The June 2012 issue of Military History Monthly, the British military history magazine, is on sale today.
In the latest issue we cover:
U-boat Crisis – The First Battle of the Atlantic
In April 1917, the Germans almost won the First World War – not on the Western Front, but on the Western Approaches. Military History Monthly investigates.
History of the British Army – Ferozeshah, 21-22 December 1845
India served as the main training-ground of the British Army throughout the 19th century. Among the most formidable of the enemies they faced there were the Sikhs of thePunjab in the later 1840s.
The ‘Nineteen’ – the forgotten Jacobite Rebellion of 1719
The Fifteen and the Forty-five are famous. But these were not the only occasions when the Highland Jacobites rose against the Hanoverian succession. Chris Bambery reports on the forgotten ‘Nineteen’.
AD 312 – Rome’s great battle for empire and church
Ancient military historian Ross Cowan explores the victory that made Constantine emperor and Christianity the imperial religion.
Machine-guns and Drones
A century ago, machine-guns revolutionised warfare. Will drones do the same now? Defence journalist David Hambling explores.
Also in this issue: War Culture, War Zone, WMD, and Book Reviews.
From the editor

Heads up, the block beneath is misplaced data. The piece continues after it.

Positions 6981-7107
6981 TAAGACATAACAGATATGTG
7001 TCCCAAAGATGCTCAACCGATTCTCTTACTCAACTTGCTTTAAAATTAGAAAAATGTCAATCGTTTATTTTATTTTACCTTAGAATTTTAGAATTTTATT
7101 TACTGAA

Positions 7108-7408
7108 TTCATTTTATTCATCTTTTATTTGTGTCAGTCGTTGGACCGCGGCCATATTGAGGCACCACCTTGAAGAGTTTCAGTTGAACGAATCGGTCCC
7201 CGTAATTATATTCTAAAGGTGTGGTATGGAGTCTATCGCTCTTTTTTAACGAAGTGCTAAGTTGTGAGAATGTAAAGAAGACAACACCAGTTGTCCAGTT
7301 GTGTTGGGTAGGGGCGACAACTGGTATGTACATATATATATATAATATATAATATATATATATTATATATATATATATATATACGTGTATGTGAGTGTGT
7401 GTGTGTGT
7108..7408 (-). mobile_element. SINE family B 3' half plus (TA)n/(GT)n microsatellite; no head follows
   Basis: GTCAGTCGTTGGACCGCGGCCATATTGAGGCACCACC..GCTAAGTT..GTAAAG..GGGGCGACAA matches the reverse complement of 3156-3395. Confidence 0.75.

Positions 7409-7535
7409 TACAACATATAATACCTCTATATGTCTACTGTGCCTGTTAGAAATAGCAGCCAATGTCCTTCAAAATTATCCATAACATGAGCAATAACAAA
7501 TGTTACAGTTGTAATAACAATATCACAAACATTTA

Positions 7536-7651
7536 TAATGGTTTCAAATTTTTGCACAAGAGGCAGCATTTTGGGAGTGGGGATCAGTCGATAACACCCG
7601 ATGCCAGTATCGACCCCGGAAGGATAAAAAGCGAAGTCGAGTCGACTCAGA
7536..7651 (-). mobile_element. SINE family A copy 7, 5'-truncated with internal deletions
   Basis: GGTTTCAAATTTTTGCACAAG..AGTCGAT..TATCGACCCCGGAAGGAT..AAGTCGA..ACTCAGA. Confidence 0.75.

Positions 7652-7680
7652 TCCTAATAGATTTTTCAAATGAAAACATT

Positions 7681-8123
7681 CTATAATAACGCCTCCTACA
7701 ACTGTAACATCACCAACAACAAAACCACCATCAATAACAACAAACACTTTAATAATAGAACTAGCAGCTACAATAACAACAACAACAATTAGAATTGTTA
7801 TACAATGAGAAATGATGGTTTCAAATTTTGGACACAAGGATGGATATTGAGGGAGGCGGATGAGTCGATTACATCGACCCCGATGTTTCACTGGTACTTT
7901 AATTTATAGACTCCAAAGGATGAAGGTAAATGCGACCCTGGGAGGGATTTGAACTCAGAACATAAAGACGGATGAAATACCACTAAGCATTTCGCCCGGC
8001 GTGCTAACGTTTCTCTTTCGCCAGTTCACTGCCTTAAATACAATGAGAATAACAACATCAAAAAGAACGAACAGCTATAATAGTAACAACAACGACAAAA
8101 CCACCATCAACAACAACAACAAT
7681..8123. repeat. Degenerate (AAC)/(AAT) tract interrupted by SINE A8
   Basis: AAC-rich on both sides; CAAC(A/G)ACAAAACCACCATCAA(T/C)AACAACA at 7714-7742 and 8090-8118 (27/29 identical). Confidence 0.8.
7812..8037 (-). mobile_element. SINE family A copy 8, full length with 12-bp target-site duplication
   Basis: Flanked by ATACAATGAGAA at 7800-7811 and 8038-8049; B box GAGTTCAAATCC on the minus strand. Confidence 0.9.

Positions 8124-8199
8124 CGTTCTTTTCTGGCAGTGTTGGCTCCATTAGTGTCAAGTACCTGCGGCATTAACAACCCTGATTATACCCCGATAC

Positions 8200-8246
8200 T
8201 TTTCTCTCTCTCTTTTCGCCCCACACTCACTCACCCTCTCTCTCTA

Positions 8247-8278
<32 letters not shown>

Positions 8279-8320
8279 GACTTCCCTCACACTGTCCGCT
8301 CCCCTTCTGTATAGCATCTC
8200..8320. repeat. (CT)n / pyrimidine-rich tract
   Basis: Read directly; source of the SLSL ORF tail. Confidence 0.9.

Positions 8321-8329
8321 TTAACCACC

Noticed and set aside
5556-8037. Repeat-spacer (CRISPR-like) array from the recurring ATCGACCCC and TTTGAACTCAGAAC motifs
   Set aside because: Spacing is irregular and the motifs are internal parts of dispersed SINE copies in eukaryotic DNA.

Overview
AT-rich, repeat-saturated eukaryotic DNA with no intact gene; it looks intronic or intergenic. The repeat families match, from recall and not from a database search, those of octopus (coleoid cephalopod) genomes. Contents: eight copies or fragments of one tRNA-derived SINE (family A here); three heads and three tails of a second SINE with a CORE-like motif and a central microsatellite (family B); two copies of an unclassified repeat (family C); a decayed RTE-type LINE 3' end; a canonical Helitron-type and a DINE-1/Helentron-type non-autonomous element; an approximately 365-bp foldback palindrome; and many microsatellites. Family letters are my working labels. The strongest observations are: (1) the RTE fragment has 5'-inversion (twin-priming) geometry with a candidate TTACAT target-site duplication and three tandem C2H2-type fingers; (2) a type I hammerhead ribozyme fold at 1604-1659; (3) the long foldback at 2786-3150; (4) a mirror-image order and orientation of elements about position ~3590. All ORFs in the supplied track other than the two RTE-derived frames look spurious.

- Neil Faulkner, Editor
The centenary of the First World War approaches. Books are being written and TV documentaries commissioned. Commemorative projects are seeking funds. Scholars are organising conferences. The world is gearing up to mark a terrible anniversary in a host of different ways.
What reappraisals will emerge? Which new theories will gain credence? Which old ones will stand the test of fresh scrutiny? Will useful lessons be drawn from re-engagement with the most tragic period in human history (1914-1945), or will denial, falsehood, and ideology leave us as ignorant about our own folly as before?
We shall see. Our lead article this issue offers one example of how easily our perceptions can be distorted. British popular images of the First World War are dominated by the Western Front. TheSommeand Passchendaele are virtually household words.
How many people are aware that the monthBritaincame closest to losing the First World War was April 1917? And that the threat it faced was a decisive defeat at sea at the hands of a new weapons system at the cutting edge of technology?
Two weapons were destined to revolutionise naval warfare in the first half of the 20th century, consigning the supremacy of the big-gun battleship to the history books: the submarine and the bombing plane.
In the face of both, the Royal Navy, mistress of the seas, steeped in tradition, and suffering an acute and debilitating ‘Trafalgar obsession’, was found wanting. The pre-war build-up of dreadnoughts was one expression of this, their vast expense and dominance within the naval establishment at the outbreak of war bearing no relation to the minor military role they subsequently played.
Worse, on the very brink of national disaster, naval top brass continued to refuse to release their precious ships for convoy work – until a much-maligned civilian politician, David Lloyd George, forced the issue.
That the U-boats came within a whisker of winning the ‘First Battle of theAtlantic’ is a story with a moral that well merits retelling.